Karmic merit is truth based. If this were true of the Armed Forces, then Sri Lankans have little to worry about. As per my insight – if a Tamil woman sought to become Prime Minister of Sri Lanka – these very same members of the Tamil Diaspora would vehemently block her path.

Today, for example, I was directed by a Tamil Professional, to a news video with the explanation:

[Time is up for the military to throw Trump out. Enough is enough]

As confirmed by the above image published by Wikipedia:

[The Electoral College never meets as one body. Electors meet in their respective state capitals (electors for the District of Columbia meet within the District) on the same day (set by Congress as the Monday after the second Wednesday in December) at which time they cast their electoral votes on separate ballots for president and vice president]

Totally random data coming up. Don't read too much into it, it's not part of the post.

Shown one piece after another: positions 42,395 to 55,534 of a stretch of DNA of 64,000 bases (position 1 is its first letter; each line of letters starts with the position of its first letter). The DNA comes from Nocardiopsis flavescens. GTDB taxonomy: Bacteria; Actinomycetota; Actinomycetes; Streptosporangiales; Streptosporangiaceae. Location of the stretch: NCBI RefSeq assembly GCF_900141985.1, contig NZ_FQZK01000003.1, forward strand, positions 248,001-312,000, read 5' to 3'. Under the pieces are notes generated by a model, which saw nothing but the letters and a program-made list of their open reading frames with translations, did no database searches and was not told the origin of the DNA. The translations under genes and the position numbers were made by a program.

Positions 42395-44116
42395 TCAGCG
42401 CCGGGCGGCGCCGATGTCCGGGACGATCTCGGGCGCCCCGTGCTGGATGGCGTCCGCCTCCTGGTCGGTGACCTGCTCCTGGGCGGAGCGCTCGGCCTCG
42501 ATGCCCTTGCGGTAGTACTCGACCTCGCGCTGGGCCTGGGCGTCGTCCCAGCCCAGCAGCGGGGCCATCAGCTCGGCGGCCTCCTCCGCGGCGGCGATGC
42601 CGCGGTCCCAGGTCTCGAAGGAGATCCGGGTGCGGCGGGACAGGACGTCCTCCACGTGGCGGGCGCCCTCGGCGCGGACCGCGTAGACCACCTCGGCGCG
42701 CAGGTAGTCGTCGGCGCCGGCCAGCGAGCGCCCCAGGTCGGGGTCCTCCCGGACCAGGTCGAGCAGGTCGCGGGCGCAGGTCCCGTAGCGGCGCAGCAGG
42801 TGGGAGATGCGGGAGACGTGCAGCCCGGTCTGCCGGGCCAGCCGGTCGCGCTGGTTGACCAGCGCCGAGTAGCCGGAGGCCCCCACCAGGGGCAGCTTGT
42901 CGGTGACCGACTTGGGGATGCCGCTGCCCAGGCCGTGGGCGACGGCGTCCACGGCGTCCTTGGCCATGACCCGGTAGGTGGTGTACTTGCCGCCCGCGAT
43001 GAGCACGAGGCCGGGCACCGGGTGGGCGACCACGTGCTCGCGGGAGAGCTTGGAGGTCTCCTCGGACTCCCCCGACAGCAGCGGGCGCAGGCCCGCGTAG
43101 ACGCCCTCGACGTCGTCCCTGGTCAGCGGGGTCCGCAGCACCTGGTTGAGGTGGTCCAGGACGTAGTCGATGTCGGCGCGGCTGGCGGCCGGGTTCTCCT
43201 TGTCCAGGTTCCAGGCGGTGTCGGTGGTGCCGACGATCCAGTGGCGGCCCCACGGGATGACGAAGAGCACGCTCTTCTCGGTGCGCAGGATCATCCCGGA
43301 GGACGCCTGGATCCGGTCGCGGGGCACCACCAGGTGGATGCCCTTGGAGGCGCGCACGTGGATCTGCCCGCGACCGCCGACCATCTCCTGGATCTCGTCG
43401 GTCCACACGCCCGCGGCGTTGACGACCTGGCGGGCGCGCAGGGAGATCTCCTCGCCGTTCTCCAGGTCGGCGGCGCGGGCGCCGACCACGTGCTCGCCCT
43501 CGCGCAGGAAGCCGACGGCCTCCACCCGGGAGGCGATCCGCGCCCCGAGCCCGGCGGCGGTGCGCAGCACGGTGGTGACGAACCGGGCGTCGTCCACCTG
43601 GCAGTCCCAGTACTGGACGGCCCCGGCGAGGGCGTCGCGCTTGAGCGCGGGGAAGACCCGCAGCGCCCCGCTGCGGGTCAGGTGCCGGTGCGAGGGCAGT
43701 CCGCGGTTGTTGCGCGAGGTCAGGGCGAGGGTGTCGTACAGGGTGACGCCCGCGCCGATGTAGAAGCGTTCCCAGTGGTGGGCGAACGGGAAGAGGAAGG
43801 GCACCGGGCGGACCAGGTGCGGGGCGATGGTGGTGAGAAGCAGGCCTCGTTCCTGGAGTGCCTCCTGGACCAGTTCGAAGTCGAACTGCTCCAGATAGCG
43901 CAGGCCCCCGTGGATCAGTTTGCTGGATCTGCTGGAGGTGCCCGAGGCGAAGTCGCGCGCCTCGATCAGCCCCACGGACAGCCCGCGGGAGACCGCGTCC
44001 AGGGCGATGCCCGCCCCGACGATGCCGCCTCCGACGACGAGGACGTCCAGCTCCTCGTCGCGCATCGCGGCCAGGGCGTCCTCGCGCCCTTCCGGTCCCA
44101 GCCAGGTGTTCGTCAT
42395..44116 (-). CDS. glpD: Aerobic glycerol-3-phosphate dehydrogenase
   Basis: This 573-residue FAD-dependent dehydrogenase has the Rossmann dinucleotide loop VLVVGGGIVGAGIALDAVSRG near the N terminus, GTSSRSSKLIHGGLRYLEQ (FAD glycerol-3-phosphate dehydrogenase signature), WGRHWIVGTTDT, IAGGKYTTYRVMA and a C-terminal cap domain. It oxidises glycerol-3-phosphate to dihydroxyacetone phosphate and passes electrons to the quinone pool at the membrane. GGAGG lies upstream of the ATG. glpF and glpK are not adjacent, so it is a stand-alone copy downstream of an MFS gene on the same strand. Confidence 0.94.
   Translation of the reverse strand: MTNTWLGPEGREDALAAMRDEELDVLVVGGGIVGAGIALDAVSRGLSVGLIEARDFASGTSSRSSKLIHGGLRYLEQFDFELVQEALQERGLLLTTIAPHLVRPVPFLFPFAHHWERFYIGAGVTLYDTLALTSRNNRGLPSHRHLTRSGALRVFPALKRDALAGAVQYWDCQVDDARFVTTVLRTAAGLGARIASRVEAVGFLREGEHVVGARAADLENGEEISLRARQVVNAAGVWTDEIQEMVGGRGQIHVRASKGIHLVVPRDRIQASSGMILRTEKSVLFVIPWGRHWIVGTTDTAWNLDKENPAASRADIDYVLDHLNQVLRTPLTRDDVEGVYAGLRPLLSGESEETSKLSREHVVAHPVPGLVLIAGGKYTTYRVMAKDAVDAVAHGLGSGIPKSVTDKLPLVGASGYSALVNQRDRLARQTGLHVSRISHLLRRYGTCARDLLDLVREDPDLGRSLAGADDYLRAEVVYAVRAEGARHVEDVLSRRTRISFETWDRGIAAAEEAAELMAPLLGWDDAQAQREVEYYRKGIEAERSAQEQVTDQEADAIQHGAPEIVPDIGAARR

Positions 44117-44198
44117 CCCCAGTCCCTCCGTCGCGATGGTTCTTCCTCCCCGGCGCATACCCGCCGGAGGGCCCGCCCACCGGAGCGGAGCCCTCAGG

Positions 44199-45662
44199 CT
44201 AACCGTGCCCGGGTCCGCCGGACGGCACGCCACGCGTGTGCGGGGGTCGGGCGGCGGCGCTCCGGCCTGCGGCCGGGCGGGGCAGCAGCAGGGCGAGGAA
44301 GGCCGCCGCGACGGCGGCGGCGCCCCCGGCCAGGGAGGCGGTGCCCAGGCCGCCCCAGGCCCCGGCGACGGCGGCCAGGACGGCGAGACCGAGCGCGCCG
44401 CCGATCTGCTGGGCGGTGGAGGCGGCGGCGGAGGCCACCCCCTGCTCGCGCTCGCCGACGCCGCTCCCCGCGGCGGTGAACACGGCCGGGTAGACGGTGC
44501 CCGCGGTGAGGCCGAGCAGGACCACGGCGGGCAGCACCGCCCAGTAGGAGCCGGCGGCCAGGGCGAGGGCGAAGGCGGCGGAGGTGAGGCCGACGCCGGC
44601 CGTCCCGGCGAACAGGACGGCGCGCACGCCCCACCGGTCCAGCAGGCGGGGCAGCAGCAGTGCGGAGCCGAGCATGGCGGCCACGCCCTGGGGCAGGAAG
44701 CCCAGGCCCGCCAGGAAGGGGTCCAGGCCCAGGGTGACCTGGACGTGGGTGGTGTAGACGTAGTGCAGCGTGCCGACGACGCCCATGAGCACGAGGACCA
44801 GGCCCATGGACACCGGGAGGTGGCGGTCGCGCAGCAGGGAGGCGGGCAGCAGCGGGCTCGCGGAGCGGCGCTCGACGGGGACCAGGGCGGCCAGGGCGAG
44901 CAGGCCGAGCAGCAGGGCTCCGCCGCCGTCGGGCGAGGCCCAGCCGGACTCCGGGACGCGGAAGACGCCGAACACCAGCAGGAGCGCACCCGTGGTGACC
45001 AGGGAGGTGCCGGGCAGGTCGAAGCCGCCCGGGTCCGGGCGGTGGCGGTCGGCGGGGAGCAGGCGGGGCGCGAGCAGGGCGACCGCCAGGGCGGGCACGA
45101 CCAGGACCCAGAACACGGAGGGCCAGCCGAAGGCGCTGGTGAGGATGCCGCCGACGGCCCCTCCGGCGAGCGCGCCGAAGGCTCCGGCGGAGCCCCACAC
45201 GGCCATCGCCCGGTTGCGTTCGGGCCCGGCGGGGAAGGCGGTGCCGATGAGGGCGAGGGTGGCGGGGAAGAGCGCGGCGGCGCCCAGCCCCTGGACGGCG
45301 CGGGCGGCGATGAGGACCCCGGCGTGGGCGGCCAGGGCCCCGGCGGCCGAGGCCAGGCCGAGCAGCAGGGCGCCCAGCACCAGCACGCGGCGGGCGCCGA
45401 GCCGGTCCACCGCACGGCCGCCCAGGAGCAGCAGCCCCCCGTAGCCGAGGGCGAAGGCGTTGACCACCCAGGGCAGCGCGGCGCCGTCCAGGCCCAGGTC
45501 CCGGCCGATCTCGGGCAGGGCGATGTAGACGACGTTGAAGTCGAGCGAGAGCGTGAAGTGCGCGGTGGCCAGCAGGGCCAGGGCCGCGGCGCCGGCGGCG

It is therefore disrespectful of the American Ancestors who gave Americans these laws and due processes – to declare someone President and effectively dismiss the officially named President prematurely.

Intellectual merit is brought into a system of governance through the belief of higher minded persons. Many of them may not hold office. Like Devathasis / Divine Servers of India some of them will be exceptionally talented. Their minds connect through the Universal Franchise of Belief. They uphold Dharma at the wider level.

No comments:

Post a Comment